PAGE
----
June 30, 1861
Messrs. R. H.
Smith and C. J. McRae, Representatives in Confederate States Congress, returned
to this city yesterday from a laborious canvass of the 9th
Congressional District in behalf of the cotton loan. We are happy to state that their patriotic
and unpaid labors have been eminently successful. They represent the existence of the most
ardent spirit of loyal devotion to the great cause among the people in the
interior. The subscription in the district
will reach the amount of 23,000, perhaps 30,000 bales. Should the other districts do as well, Alabama will have
contributed to the loan the handsome sum of $7,500,000. Our representatives met with many
distinguished instances of patriotic devotion.
One of them deserves to be chronicled, and a monument erected to his
public spirit, in the admiration of his fellow citizens. His name and his deeds are recorded in the
following letter from the Hon. F. S. Lyon, of Marengo, addressed to Messrs.
Smith and McRae:
June 23, 1861
R. H. Smith and C. J. McRae:
am requested by my friend and neighbor, Mr. Alfred Hatch, to ask you to cause
to be entered on the list of subscribers to the Confederate loan in Mobile
county, fifty bags of cotton for his grandchildren, residing in Mobile—to be
delivered to Mr. J. A. Wemyss. He will in due time furnish their names.
Hatch, when the first loan was offered, subscribed in cash about $10,000 and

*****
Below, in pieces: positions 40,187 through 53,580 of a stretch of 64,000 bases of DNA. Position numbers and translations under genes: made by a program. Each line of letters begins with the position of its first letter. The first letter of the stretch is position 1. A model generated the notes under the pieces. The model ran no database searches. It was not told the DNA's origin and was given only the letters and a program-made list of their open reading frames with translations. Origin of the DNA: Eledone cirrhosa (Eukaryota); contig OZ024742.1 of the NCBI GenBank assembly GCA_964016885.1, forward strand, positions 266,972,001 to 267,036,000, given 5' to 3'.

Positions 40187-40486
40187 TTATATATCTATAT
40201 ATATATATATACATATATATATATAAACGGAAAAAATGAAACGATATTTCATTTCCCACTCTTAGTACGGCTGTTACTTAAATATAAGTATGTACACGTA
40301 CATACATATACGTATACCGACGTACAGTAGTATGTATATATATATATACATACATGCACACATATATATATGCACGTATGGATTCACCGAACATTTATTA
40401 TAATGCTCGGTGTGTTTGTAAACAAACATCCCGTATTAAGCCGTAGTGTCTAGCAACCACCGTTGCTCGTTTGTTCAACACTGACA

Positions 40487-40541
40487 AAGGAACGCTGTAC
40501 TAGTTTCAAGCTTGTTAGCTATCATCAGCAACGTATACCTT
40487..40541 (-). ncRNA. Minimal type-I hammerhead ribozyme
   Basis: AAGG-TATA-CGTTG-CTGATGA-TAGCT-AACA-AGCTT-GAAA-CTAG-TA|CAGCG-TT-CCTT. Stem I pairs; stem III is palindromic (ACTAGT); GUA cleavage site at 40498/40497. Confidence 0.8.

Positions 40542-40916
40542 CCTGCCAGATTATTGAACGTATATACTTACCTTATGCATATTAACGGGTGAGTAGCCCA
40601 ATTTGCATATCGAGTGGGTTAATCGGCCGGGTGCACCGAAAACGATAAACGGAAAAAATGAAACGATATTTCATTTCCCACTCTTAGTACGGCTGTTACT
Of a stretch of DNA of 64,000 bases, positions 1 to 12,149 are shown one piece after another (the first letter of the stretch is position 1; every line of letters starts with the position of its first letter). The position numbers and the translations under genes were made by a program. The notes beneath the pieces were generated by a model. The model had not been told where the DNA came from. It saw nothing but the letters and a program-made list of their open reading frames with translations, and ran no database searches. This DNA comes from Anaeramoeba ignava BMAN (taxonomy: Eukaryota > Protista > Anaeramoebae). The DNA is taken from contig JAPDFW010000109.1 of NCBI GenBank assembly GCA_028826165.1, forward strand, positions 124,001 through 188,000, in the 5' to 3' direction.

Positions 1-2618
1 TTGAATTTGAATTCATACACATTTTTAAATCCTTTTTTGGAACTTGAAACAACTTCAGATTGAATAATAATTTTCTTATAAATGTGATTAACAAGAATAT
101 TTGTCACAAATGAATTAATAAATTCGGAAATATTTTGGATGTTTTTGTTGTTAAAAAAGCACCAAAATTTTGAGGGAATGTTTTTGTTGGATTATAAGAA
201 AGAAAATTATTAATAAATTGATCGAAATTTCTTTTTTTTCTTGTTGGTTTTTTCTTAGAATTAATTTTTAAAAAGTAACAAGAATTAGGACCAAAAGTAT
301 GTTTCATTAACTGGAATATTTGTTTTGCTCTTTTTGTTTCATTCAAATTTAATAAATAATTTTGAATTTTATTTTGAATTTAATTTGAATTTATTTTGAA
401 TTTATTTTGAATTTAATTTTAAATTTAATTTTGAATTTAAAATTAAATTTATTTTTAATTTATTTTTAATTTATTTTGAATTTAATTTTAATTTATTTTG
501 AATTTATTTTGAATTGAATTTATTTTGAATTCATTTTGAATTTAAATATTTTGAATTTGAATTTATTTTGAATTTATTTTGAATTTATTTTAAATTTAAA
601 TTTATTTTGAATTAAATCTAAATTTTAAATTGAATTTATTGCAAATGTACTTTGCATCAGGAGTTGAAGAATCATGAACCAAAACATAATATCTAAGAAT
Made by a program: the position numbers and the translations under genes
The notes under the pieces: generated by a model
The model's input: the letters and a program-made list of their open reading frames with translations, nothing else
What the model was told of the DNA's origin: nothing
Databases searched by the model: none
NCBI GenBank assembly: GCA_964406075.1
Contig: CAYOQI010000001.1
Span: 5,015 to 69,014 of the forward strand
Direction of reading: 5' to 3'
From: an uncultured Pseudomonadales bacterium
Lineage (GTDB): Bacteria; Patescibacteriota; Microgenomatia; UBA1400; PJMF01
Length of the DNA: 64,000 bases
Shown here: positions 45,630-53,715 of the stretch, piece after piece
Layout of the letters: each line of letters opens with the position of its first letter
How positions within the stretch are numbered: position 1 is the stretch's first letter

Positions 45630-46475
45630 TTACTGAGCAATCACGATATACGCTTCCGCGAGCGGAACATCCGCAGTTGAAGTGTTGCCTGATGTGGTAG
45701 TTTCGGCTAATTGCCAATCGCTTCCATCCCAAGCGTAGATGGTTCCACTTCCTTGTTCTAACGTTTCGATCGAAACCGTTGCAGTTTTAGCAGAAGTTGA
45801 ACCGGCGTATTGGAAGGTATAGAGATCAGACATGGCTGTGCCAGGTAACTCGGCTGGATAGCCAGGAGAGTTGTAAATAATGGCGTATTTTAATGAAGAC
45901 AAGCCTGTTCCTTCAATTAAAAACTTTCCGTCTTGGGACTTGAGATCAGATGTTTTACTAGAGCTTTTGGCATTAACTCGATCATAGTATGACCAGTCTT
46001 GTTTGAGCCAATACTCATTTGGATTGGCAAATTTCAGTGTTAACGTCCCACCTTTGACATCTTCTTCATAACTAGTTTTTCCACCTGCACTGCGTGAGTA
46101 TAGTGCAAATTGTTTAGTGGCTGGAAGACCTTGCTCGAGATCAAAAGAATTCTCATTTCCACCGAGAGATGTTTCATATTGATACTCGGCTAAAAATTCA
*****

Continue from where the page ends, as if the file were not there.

liberally lent more to others to subscribe.
When the books were opened in this county for subscriptions in cotton,
he put down 250 bags. In Greene he has
subscribed 50 bags for certain grandchildren in that county, and now he adds 50
bags to the list in your county.
volunteer companies were being raised in this county, and in Greene, he almost
literally carried his purse in his hand.
No matter where he happened to be found, he was ready at all times to
contribute most liberally to the equipment of volunteers and to the support of
the families of those who might need aid.
a man is of course known and appreciated at home, and ought to be known
truly yours, F. S. LYON
S. The report of the Commissioners for this county to the Secretary of the
Treasury up to the 17th inst. showed a subscription to that date in
cotton bags amounting to 6,444 bags. We
are still making further progress, and hope to reach in this county 10,000
instance was found in the person of Mr. P. Molette,
Esq., of Dallas
county. He had previously taken $10,000
in the State loan, $10,000 in the first Confederate loan, and he now subscribes
$10,000 more to the cotton loan, payable in cash.
such examples before them from the people of the interior, who are safe and
remote from immediate visitations of the enemy, will the taxpayers of Mobile
refuse to submit to the 20 cents per hundred dollars tax proposed to support
the city and defend their homes against a probable invasion?